If you don't stop to give your gas grill a good cleaning before retiring it for the season, it can really cause problems next year when you want to fire it back up. Here's what to do:
First, soak the gas grill's grids in hot, soapy water and clean them with a nylon scrubbing pad. If they're really encrusted with grilling debris, apply oven cleaner to the grids in a well-ventilated area; then rinse clean.
Next, remove the lava rock or ceramic briquettes from the gas grill, clean them with a wire brush and replace any that are deteriorated.
Then remove the grill's burner, brush it clean and check carefully for cracks, split seams or holes. If any are found, the burner should be immediately replaced.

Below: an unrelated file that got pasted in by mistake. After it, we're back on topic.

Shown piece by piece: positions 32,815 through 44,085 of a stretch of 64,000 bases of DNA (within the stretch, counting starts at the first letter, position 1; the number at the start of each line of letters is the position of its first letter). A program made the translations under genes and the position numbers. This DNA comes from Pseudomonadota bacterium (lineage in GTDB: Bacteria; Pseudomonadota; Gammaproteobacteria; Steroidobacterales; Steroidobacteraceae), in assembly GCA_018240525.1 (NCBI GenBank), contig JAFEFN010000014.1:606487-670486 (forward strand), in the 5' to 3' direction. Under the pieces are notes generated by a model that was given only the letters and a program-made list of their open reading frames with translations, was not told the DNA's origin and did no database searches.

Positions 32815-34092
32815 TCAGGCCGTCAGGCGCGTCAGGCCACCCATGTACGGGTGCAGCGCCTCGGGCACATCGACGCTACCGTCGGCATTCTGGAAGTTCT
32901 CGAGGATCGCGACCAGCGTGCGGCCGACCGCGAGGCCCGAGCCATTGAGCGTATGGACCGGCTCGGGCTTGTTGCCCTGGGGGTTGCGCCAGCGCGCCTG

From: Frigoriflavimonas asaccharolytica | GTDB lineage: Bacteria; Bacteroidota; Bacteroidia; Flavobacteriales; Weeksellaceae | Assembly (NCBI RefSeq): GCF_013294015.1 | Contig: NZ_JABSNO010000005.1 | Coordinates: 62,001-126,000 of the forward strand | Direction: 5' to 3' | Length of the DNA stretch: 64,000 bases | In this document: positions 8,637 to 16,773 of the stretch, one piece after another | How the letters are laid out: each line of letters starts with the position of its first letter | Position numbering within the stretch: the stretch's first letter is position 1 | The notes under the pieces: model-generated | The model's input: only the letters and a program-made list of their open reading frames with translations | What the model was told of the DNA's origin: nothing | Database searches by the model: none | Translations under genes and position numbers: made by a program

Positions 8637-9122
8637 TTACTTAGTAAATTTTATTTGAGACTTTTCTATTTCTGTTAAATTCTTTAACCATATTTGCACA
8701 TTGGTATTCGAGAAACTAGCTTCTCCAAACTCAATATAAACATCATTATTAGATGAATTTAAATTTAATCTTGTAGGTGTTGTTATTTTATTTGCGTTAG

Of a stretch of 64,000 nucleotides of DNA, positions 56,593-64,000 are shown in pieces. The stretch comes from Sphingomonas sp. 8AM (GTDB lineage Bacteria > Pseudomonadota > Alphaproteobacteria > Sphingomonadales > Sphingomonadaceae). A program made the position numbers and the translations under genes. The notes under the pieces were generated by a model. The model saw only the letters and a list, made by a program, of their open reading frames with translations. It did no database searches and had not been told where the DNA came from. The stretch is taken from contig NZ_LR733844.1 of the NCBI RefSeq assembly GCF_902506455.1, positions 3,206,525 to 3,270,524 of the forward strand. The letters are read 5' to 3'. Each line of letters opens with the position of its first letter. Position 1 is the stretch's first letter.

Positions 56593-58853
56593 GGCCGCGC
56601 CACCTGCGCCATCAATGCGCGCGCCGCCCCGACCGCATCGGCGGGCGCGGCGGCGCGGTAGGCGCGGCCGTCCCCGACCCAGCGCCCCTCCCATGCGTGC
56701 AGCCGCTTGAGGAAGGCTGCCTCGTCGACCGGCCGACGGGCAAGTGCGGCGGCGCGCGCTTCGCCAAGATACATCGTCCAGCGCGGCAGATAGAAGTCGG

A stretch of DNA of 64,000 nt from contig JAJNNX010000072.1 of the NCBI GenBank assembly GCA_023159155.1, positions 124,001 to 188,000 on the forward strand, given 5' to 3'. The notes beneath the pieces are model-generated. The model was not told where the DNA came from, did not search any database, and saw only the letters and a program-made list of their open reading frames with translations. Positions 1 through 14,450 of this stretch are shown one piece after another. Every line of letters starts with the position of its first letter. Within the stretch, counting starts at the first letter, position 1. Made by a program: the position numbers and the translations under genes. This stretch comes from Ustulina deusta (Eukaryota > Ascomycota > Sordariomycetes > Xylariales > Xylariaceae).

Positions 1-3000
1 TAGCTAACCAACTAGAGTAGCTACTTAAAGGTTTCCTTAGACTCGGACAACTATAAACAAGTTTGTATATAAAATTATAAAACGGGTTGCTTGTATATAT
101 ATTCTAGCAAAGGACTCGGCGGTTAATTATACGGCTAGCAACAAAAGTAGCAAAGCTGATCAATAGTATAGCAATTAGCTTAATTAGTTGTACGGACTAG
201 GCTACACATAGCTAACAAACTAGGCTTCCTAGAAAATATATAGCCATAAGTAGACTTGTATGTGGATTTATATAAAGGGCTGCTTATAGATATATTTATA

Lastly, check all the rubber gas hoses for cracks and replace any that show the slightest sign of wear.
Now you're ready to put the grill back together and check all gas connections for leaks. To do this safely, mix a 50/50 solution of liquid dishwashing soap and water. Brush the solution on all gas connections and watch for bubbles. If any are seen, the connection is leaking and should be fixed before firing up the gas grill.
For more tips on maintaining your gas grill, see these outdoor cooking safety tips.